• an Australian driver licence, learner permit or provisional licence issued by a State or Territory, showing signature and/or photo;
  • ImmiCard issued by the Department of Home Affairs to assist visa holders to provide evidence of their Commencement of Identity in Australia;
  • a passport issued by a country other than Australia with a valid visa or valid entry stamp or equivalent;
  • a proof of age or photo identity card issued by an Australian government agency which shows the name, date of birth, photo and signature of the individual; and
  • for persons aged under 18 years with no other Primary Use in Community Documents, a student identity document issued by an Australian government agency or Australian school only.

Secondary Use in Community Document

TWO (2) are required

  • DFAT issued Certificate of Identity;
  • DFAT issued Document of Identity;
  • DFAT issued United Nations Convention Travel Document Secondary;
  • Foreign government issued documents (e.g. driver licences). Documents in languages other than English must be accompanied by a NAATI accredited translation;
  • Medicare card;
  • Enrolment with the Australian Electoral Commission;
  • Security Guard/Crowd Control photo licence;
  • Evidence of right to a government benefit (DVA or Centrelink);
  • Consular photo identity card issued by DFAT;
  • Police Force Officer photo identity card;
  • Australian Defence Force photo identity card;
  • Commonwealth or state/territory government photo identity card (this may take the form of a Working with Children or Vulnerable People Card or a government issued occupational licence);
  • Aviation security identification card;
  • Maritime security identification card;
  • Firearms licence;
  • Australian secondary or tertiary student photo identity document;
  • Certified academic transcript from an Australian university;
  • Trusted referees report;
  • Bank card, credit card (without recording the payment card number/s); and
  • Tax File Number.

Learn more about the documents required for a police check.

When can I apply for a urgent police check?

An urgent priority can only be applied to checks where a delay in results may have a direct impact on the care, safety or provision of essential services within the community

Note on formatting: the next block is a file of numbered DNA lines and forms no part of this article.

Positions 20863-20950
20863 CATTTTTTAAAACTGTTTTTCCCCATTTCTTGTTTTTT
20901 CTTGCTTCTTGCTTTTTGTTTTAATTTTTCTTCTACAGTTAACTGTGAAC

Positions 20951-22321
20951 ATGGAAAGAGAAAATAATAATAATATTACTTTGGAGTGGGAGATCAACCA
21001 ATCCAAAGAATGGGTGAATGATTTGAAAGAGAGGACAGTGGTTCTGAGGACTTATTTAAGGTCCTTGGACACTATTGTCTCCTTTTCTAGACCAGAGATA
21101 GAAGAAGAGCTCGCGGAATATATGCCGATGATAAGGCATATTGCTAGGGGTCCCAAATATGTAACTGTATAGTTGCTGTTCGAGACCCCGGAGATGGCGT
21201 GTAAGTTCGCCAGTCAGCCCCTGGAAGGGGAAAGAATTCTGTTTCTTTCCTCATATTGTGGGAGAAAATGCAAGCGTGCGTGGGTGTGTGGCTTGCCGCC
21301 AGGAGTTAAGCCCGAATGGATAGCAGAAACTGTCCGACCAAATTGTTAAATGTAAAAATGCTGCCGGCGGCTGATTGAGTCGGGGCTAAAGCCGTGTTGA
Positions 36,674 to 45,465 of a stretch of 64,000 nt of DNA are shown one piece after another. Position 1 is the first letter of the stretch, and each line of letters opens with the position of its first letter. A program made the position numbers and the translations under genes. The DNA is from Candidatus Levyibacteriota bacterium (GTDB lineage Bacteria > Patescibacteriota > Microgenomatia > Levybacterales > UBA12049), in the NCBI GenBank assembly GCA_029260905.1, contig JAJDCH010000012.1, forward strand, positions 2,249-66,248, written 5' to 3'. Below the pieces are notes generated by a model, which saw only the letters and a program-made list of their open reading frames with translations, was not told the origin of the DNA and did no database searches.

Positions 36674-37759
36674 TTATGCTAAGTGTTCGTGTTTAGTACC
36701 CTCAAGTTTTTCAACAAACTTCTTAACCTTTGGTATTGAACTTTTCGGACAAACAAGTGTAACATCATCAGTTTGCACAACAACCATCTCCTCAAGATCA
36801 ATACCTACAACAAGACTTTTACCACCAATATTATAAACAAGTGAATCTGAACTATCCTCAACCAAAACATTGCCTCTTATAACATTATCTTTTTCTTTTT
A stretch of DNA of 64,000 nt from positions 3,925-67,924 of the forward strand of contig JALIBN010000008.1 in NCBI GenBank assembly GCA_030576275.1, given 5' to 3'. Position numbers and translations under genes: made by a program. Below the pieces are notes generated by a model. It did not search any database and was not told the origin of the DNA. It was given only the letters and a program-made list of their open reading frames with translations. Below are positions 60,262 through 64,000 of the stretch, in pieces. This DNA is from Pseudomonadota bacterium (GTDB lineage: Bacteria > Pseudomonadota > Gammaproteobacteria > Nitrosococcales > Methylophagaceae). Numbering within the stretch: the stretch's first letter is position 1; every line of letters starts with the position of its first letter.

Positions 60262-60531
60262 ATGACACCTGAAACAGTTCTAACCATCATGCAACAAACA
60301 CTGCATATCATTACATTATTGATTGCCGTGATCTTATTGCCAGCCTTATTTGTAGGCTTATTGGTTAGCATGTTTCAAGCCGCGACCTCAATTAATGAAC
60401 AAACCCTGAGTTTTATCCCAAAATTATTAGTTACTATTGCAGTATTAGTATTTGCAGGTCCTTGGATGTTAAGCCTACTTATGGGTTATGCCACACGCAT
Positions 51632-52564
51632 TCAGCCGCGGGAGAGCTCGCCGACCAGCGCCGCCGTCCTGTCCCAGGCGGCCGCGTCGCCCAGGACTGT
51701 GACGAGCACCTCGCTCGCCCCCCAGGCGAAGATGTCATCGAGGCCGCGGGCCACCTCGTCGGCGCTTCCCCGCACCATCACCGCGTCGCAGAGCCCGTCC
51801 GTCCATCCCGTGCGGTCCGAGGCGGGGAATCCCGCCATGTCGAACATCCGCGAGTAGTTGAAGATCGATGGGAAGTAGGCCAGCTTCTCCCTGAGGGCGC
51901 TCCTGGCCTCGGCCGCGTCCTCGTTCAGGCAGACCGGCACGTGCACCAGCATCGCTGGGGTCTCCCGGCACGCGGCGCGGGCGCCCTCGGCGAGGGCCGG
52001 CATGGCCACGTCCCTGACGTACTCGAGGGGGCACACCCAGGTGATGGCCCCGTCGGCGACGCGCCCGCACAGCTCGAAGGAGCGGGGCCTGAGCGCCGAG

Four general categories exist for urgent checks:

  • specialist skills or an emergency or disaster situation;
  • political reasons (including national security – for Australian Government only);
  • medical reasons; or
  • child-related process, including adoption and emergency placement.

Some examples include when:

  • volunteers are needed to provide bushfire relief;
  • support is needed for an upcoming election;
  • medical specialists are required for locum work in a remote area; or
  • emergency foster carers are needed.

Many types of reasons are not considered to be urgent priorities. Examples are when an individual:

  • is offered employment and is due to start tomorrow;
  • has an expired police clearance;
  • cannot work until their check is returned; or
  • has a professional registration pending a check.

How long does it take to do a police check?

Once the police check is submitted to the ACIC

70% of all Backy Check applications are completed in real-time*. These are the police checks which result in ‘no potential matches found’ and they have ‘no disclosable court outcomes’.

30% requiring manual process and 95% of those are processed within 10 days. These are found with ‘potential matches against applicant’s details'.

Please ensure you allow yourself adequate time to receive your police check just in case your application requires manual investigation.

*Figures may vary over the time.

Differences with other checks

What is the difference between the Australian Federal Police (AFP) Police Check and the Nationally Coordinated Criminal History Check provided by the ACIC through us as one of the ACIC accredited body?

What differs the Australian Federal Police (AFP) police check and the Nationally Coordinated Criminal History Check provided by the ACIC is the purpose you are doing the police check for.

For immigration or visa purposes, or employment with the Commonwealth Government you may want to consider the Australian Federal Police (AFP) police check.

An Australian police check (ACIC) is acceptable for all other types of employment in industries such as education, health, banking and finance, and childcare.

What is a working with children check and how to obtain one?

In Australia, people who work or volunteer with children are screened for suitability through a Working With Children Check.

This type of check is separate and different to a Nationally Coordinated Criminal History Check. A Working With Children Check allows for a greater release of information to ensure the utmost safety and protection of children within the community.

Backy Check can’t provide you with any working with children check.

If you are looking to get your working with children check done please refer to the table below.

The following state and territory screening units are the only organisations allowed, under legislation, to conduct Working With Children Checks.